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Helping Dogs Deal with Separation Anxiety

Helping Dogs Deal with Separation Anxiety

Does your dog get anxious when he sees you getting ready to go somewhere? Is he beside himself when you get home? Does he chew up your things, break out of crates, or have accidents when left alone? These are just some of the signs of a behavior problem called separation anxiety.

What is separation anxiety?

Separation anxiety happens when dogs who are intensely bonded with their humans become overly stressed out when left alone. While a bit of whining or some minor chewing can be normal, especially with puppies or energetic breeds, true separation anxiety can become quite serious for some dogs. In fact, this serious and sometimes frustrating condition can become a major deal-breaker for some dog owners.

Luckily, there are lots of ways to help dogs with this condition. First, we need to understand what causes separation anxiety:

  • Being left alone for the first time, especially if they’re used to being with their special person.
  • Transitioning to a new home.
  • Change in routine or schedule
  • Loss of a family member (2 legged or 4 legged)

Signs of separation anxiety

It’s also important to recognize key signs of separation anxiety. Some of these include:

  • Excessive whining or barking when left alone
  • Accidents inside the house, even if normally housebroken
  • Excessive chewing, digging, scratching of doors and windows
  • Excessive drooling, panting, or salivating, especially right before you leave
  • Frequent escape attempts

Most dogs will only exhibit some of these behaviors, and generally, they won’t be as extreme while your home. Typical dogs may occasionally whine while you’re gone, or have one or two accidents, but a dog with true separation anxiety will almost always have trouble hanging out by himself. If you have a dog with separation anxiety, there are lots of ways to help him learn to cope with alone time.

Help your dog relax

Helping your dog relax before you leave the house can relieve a lot of stress. Take them on a long walk, if possible, before you go out. Play a game of fetch with them in the backyard, or even do some training. Tired dogs tend not to be as anxious about life. Regardless of which activity you do, be sure your dog has a chance to go to the bathroom before you leave.

Crate-train your dog

Crate-training your dog will, if nothing else, give him a cozy, safe place to relax while you’re gone. If your dog is in his crate, he won’t be able to eat your new couch or have accidents on the new carpet, either. Once your dog learns to remain calm in his crate, he’ll always be safe while your away. Many dogs learn to love their crates!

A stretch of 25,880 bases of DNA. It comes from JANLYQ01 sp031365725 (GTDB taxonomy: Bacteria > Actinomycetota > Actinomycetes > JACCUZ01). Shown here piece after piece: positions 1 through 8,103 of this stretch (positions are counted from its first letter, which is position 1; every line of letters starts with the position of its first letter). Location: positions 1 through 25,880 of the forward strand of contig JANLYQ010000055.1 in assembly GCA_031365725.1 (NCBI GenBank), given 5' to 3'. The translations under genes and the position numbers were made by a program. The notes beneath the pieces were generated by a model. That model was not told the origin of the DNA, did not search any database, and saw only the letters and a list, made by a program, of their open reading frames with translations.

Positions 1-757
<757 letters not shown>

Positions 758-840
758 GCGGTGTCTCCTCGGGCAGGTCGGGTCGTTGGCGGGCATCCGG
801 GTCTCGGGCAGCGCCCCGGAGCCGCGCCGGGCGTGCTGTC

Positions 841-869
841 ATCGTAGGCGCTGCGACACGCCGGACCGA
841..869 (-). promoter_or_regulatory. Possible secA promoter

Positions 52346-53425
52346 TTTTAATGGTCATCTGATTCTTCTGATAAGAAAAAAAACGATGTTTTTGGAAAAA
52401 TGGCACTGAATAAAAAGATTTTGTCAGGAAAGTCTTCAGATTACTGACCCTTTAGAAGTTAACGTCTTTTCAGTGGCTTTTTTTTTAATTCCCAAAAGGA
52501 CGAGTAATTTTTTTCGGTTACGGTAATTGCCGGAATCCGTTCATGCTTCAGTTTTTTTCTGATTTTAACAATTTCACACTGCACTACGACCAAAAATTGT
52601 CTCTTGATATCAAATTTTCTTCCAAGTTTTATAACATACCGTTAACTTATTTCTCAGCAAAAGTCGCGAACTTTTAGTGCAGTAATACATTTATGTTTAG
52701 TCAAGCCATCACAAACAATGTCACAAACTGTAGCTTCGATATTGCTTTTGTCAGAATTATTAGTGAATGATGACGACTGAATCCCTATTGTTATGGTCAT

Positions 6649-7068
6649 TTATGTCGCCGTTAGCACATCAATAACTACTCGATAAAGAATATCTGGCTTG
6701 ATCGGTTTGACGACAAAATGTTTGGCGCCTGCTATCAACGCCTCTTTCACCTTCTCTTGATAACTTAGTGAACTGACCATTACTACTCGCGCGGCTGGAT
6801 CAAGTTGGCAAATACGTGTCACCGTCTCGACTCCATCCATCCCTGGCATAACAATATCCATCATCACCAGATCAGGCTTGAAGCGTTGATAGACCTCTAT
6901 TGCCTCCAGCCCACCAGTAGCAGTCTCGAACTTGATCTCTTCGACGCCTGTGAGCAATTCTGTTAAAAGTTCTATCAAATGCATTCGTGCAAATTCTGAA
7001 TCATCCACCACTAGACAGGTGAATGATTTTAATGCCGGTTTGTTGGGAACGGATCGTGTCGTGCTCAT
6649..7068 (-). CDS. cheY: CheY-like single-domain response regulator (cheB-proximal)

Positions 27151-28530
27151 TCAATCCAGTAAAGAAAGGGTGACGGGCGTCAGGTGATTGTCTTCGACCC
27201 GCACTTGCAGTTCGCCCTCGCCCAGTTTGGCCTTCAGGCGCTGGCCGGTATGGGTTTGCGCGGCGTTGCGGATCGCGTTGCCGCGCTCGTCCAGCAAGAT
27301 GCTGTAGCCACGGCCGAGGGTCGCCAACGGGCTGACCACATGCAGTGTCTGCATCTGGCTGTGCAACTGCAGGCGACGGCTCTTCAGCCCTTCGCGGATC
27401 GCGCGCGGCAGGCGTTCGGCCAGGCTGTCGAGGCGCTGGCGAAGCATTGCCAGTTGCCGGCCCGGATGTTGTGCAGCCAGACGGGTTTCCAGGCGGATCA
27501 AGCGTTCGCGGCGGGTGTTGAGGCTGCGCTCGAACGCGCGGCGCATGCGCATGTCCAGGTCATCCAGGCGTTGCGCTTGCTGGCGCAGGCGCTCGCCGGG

Give your dog a “special” treat

Teaching your dog that good things happen when you leave the house can also be very helpful. Give him an exciting special treat right before you walk out the door. Some ideal options are stuffed Kongs, meat-flavored chews, or even frozen treats. Puzzle toys are another useful way to distract your pup. Since they require your dog to work for the treats inside, puzzle toys also provide a source of mental stimulation. Remember to give your dog his special, and long-lasting, bone or treat each time you leave. When you return home, remove it if necessary. Speaking of coming home, don’t make a big deal over your dog upon your return. Calmly ignore him for a few minutes. This may seem counter-intuitive but keeping things low-key when you greet your dog will help him remain calm, too.

Minimize outside distractions

Some dogs will bark at the sight of other dogs or people walking past their window. They may also bark at loud or unusual noises they hear outside. Closing the curtains, leaving them in a quieter room, or leaving the radio on can prevent your dog from worrying about these kinds of distractions.

Try calming supplements

Over the counter supplements are available specifically designed for dogs with anxiety. You’ll need to give them to your dog about an hour before you leave in order to get the best results. You can combine supplements with other things as well, like calming collars or anti-anxiety diffusers. CBD oil can also be helpful. Chews are the most popular form of this newer anxiety remedy, but topical CBD products and collars are also becoming more common.

Call the experts

If your dog happens to have a more serious case of separation anxiety, contact your veterinarian. This is especially important if you’re concerned your dog may accidentally harm himself in his distress. Your vet can prescribe medications that will help calm your dog. It can’t hurt to seek out a reputable trainer as well.  A trainer or certified behaviorist can help you combine medications with behavior modification to help customize the perfect treatment plan for your stressed-out pup.

Separation anxiety is a common behavioral problem and manifests itself in different ways.  Hopefully, you will find a solution that will help your pooch and family live in harmony.

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